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October 7, 2009
For immediate release
Expansion of PEI Cancer Treatment Centre Complete
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The addition to the PEI Cancer Treatment Centre is the second part of the first phase of redevelopment at the QEH. The expansion was necessary in order to accommodate a second linear accelerator, which will help ensure radiation wait times meet the National Wait Time Guarantee, as well as maintain the continuity of radiation treatment services when one linear accelerator is shut down for maintenance. The purchase of the new linear accelerator was made possible, in part, through the Patient Wait Time Agreement Trust.
“This is an exciting time for the staff and patients of the PEI Cancer Treatment Centre,” said Premier Ghiz. “Our government has continually recognized health care as our number one priority and we’re committed to improving health care for all Islanders. The expansion of this facility will not only accommodate a new linear accelerator, but will also provide the appropriate workspace for physicians and staff to work together with other healthcare professionals to provide quality oncology treatment services to patients.”
“We congratulate PEI on the expansion of their Cancer Treatment Centre,” said Minister Aglukkaq, federal Minister of Health. “This expanded facility will provide Islanders with enhanced access to radiation therapy, cutting wait times and providing patients with the quality health care they need, when they need it. I am pleased that, in addition to funding from the Guarantee Trust that helped make this expansion possible, in May 2008, the Government of Canada approved $1.4 million through the Patient Wait Times Guarantee Pilot Project Fund for the Saving Time & Saving Lives project, a key component of PEI’s strategy to cut radiation therapy wait times. Today, we see the impact of those investments.”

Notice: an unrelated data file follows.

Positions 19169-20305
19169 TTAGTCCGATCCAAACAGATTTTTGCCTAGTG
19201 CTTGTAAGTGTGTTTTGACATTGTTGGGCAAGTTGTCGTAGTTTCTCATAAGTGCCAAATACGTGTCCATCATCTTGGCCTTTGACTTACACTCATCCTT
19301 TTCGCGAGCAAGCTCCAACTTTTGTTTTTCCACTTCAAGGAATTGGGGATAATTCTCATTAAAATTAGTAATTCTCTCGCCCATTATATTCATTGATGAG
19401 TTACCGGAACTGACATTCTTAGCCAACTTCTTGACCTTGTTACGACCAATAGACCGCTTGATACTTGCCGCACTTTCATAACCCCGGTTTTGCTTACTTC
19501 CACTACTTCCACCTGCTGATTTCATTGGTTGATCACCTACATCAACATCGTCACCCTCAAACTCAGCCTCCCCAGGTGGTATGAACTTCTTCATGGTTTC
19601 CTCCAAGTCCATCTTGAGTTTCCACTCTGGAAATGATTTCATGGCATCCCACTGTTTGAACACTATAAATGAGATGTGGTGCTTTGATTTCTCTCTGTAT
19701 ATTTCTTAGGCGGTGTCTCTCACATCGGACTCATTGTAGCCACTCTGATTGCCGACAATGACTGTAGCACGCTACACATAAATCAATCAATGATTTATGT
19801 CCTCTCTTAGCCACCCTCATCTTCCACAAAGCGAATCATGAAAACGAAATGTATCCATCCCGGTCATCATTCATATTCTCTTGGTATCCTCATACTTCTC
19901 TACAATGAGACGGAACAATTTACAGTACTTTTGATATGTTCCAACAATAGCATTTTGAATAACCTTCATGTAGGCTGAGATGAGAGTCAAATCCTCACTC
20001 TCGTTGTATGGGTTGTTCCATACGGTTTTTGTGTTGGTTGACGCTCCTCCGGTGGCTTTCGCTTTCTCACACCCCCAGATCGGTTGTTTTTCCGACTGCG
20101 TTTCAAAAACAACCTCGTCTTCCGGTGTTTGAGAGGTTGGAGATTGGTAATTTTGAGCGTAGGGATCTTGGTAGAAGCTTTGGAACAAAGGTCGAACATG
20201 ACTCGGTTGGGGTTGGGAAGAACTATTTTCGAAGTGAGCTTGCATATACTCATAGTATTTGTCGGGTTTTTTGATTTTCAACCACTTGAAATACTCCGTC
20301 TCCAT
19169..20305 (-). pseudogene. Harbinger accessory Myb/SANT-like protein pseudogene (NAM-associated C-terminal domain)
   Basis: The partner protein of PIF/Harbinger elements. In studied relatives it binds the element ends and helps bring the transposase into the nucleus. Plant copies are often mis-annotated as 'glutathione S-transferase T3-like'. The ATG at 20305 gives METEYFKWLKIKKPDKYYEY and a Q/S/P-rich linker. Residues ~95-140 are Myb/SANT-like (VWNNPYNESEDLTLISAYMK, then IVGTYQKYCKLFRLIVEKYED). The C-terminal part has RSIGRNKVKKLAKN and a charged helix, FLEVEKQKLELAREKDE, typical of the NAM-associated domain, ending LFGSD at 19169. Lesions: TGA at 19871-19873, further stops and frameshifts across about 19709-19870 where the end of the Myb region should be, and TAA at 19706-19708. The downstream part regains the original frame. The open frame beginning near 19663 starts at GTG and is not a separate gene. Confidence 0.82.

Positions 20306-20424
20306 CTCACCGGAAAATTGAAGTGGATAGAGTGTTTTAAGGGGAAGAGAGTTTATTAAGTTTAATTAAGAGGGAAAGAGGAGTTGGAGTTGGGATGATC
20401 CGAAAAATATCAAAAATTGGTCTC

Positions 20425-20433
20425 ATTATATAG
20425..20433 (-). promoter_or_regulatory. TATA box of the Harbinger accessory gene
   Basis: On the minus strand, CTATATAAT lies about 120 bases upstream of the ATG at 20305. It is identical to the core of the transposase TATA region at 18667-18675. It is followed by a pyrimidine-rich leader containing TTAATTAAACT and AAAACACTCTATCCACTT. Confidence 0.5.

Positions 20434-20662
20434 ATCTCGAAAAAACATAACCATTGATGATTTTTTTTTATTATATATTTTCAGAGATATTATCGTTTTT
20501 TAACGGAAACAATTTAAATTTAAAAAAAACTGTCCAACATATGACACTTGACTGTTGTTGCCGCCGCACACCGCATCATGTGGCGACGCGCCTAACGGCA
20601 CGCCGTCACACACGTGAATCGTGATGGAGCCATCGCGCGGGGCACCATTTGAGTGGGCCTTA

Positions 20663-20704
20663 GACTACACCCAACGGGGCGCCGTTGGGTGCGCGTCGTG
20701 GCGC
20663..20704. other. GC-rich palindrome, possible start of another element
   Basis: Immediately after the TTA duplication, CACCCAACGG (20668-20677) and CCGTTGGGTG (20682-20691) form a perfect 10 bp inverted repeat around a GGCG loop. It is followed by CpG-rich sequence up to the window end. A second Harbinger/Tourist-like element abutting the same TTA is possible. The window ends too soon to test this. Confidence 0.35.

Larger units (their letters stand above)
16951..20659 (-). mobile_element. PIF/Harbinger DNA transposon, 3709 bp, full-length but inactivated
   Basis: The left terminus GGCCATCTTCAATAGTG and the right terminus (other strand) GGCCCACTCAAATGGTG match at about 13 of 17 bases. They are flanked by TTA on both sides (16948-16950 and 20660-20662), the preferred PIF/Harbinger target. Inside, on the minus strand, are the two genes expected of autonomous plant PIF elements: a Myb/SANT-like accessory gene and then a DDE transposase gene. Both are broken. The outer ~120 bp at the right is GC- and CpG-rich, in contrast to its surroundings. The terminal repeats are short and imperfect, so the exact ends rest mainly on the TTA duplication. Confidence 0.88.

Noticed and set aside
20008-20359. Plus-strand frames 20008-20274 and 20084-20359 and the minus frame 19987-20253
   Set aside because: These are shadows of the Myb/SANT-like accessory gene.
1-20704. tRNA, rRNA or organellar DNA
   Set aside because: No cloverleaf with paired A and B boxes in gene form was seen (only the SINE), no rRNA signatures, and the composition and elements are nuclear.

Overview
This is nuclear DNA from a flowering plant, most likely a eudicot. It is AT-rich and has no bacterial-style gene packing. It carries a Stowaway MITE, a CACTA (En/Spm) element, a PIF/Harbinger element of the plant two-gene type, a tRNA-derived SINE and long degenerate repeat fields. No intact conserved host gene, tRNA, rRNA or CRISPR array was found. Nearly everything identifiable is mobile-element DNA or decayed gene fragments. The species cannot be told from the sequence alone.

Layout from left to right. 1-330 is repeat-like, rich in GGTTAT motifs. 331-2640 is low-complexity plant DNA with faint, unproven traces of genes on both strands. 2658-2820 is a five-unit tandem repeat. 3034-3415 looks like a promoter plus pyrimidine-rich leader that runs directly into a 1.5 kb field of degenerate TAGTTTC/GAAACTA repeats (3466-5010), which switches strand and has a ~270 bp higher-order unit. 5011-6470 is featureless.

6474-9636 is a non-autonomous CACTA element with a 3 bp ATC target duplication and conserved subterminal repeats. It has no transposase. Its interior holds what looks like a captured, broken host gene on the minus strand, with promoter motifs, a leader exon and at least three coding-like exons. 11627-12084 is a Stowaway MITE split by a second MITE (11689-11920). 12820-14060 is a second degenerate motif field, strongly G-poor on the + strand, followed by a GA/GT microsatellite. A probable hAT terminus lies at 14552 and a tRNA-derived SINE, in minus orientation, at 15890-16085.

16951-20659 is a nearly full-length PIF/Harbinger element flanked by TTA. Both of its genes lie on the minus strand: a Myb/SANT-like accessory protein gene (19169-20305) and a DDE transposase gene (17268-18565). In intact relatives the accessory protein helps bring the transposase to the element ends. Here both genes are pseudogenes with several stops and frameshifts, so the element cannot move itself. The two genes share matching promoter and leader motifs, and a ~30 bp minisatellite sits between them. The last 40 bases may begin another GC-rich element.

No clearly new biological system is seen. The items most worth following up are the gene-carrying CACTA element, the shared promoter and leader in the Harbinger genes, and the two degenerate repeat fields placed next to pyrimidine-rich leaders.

“The need for radiation oncology services is on the rise as a result of the increasing incidence of cancer, increase in the use of radiation therapy in combination with chemotherapy, and changes occurring in radiation therapy technology,” said Minister of Health, Doug Currie. “The second linear accelerator will help ensure that all Islanders who need it will receive radiation therapy without worry of interruption to their treatment plan when machine maintenance is required.”
Before the new linear accelerator can be utilized for patient treatment, it must first go through a testing process, also known as commissioning. The commissioning process, which takes four to six months, involves detailed measurements of the machine characteristics that allows for the accurate planning and delivery of radiation treatment for a patient as prescribed by the radiation oncologist. The new linear accelerator is expected to be operational by February 2010.
“Once the new linear accelerator is up and running, we will be shutting down our current linear accelerator and upgrading it to have the same features as the new one,” explained Rick Adams, Executive Director for the Queen Elizabeth Hospital. “We anticipate that both linear accelerators will be up and running by the end of April 2010.”